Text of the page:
A complete list of the primary antibodies used in this study are provided in Table 2. Primary antibodies were diluted in 1% non-fat milk in TBST and typically incubated with the nitrocellulose-immobilized protein antigens at room temperature for 2 hr. After thorough washing with TBST, appropriate HRP-conjugated anti-mouse/rabbit/goat antibodies (Amersham/GE Healthcare) diluted in 1% milk in TBST were added and incubated at room temperature for 60 min. Following extensive washing in TBST, blots were briefly incubated with ECL-type reagent mixture (HyGLOW, Denville) and signals collected on X-ray film.
The parental cell line HeLa SS6 (Elbashir et al., 2001), derived from the female cervical adenocarcinoma HeLa line, has the characteristic compact, dense epithelial morphology and was verified of H. sapiens origin by sequencing results (Umasankar et al., 2014). Cell line authentication using autosomal short tandem repeats (STRs) by the University of Arizona Genetics Core coincides with HeLa above an 80% match threshold. The HeLa SS clone #64/1.E (clone 1.E cells) were produced previously by sequential TALEN-mediated gene disruption of the FCHO2 locus on chromosome five and the FCHO1 locus on chromosome 19 (Umasankar et al., 2014). TALEN-mediated generation of clones #15, #19 and #40 from the #64/1.E line was as we have described; assembly of the TALEN arrays (Joung and Sander, 2013), transfection and selection were by the procedures outlined (Umasankar et al., 2014). All HeLa cells were cultured in Dulbecco’s modified Eagle’s medium (DMEM, Lonza) supplemented with 10% FCS (Atlanta Biologicals) and 2 mM L-glutamine (Gibco) in a humidified 5% CO2 atmosphere at 37°C. K-652 cells were grown in RPMI 1640 medium supplemented with 5% FCS and 2 mM L-glutamine at 37°C. K-562 cells, derived from a female pleural effusion (Lozzio and Lozzio, 1975), were not STR authenticated, but grow in suspension culture as expected, react with human-specific antibodies, and express both FCHO1 and FCHO2 proteins (Umasankar et al., 2014) and EPS15 and EPS15R, as predicted by mRNA expression profiling (Uhlén et al., 2015). Cells tested negative for mycoplasma using a PCR-based assay, and were routinely discarded after no more than 30 passages.
Triton X-100 whole cell lysates were prepared from parental HeLa SS6 cells cultured in at least 5 × 15 cm Petri dishes and collected into CellStripper dissociation reagent (Corning).
For transfections, Lipofectamine 2000 (Invitrogen) was used. First, media from the cells plated in 35 mm culture dishes or 6-well trays was aspirated and replenished with 2 ml of fresh DMEM, 10% FCS, 2 mM glutamine. Aliquots of the appropriate endotoxin-free mini/midiprep plasmid DNA (0.4–1.0 μg) diluted into 375 μl Opti-MEM (Gibco) were incubated at room temperature for ~15 min with occasional mixing before addition of 5 μl of the Lipofectamine 2000 stock solution to each tube of DNA. After incubation at room temperature for an additional ~45 min, the transfection mixture was added drop wise to the cells and incubated at 37°C overnight in a humidified atmosphere with 5% CO2. After 16–20 hr, cells were used for endocytosis assays or either fixed for morphological analysis or processed for immunoblotting. Cells were detached by incubation at room temperature with CellStripper and collected into microfuge tubes on ice. After rinsing the dishes with PBS and pooling with the CellStripper suspension, cells were recovered by centrifugation (500 × gmax for 5 min at 4°C) and the supernatants aspirated and discarded. Each pellet was resuspended in hot SDS sample buffer and boiled before analysis by SDS-PAGE.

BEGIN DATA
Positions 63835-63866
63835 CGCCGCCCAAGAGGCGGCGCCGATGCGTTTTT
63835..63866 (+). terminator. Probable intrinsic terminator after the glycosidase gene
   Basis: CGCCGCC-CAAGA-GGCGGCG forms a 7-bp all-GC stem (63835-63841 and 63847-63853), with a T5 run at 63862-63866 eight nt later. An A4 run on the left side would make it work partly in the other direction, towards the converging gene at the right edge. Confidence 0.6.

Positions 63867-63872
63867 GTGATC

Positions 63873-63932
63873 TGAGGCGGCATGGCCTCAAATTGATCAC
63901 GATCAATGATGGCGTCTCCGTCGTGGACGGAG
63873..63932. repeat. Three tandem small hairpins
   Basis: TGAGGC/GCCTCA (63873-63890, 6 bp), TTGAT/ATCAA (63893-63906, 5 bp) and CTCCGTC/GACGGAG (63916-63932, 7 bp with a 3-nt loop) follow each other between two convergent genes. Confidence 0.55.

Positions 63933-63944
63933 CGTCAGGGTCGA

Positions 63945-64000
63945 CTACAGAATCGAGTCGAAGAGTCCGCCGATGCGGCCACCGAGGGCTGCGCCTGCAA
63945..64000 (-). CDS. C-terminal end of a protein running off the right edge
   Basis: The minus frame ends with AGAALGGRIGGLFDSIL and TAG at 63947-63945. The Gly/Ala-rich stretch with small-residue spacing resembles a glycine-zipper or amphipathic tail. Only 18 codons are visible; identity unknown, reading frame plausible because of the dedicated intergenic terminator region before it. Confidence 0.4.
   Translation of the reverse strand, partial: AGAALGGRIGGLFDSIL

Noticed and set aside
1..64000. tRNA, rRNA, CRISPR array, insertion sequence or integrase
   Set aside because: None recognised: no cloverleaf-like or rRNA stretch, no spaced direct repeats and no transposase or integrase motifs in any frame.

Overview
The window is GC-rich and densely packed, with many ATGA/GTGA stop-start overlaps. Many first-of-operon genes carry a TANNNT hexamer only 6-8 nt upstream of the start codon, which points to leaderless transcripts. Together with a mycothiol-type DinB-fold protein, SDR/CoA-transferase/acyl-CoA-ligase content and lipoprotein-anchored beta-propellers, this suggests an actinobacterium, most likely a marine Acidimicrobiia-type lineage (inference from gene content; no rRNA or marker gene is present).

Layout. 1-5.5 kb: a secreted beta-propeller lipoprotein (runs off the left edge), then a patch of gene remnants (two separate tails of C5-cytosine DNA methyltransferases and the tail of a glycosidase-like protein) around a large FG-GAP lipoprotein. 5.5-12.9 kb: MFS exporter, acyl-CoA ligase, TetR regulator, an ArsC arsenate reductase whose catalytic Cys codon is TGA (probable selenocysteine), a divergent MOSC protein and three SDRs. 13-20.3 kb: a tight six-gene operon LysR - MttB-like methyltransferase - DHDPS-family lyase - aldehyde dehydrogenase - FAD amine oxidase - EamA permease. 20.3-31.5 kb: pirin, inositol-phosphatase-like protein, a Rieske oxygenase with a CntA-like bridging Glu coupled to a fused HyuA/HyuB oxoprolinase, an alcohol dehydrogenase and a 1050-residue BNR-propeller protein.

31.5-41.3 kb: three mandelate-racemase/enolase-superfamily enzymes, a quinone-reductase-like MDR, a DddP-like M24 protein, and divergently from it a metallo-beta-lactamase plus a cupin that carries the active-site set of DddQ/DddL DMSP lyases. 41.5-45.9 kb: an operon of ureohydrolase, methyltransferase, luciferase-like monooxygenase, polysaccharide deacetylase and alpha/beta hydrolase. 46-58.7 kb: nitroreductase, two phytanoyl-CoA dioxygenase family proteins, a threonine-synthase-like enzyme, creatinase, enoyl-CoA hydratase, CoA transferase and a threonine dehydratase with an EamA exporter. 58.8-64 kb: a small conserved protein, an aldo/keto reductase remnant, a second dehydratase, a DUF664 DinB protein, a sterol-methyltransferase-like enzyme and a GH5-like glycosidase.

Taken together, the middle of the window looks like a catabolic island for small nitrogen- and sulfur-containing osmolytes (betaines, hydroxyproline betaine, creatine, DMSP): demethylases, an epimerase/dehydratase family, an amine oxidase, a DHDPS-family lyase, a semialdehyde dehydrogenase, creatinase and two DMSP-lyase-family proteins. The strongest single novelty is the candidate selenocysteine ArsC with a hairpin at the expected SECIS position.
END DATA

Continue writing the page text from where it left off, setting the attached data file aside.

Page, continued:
For transferrin uptake assays, cells on cover slips were first incubated in a starvation medium composed of DMEM, 25 mM Hepes, pH 7.2, 0.5% BSA and 2 mM L-glutamine, for 60 min at 37°C in 5% CO2 to discharge intact apotransferrin from surface transferrin receptors. For the 5 min pulse experiments, cells were incubated in 500 μl starvation medium supplemented with 25 μg/ml Alexa Fluor 568-conjugated human transferrin (Life Technologies/Thermo Fisher) at 37°C, then placed immediately into an ice/water bath and rapidly washed three times with ice-cold PBS before fixation in ice-cold 4% paraformaldehyde (Electron Microscopy Sciences) in PBS on ice for 10 min. For the modified uptake assay (Reis et al., 2015), starved HeLa clone #40 cells were incubated 25 μg/ml Alexa Fluor 568-transferrin in 500 μl at 37°C for 2 min, transferred to an ice/water bath and washed three times with 0.2 M acetic acid, 0.5 M sodium chloride, pH 2.5 (Lamb et al., 1983). Then 500 μl of warmed starvation medium was added to the cells and incubation continued at 37°C for a further 2 min before fixation in paraformadehyde on ice.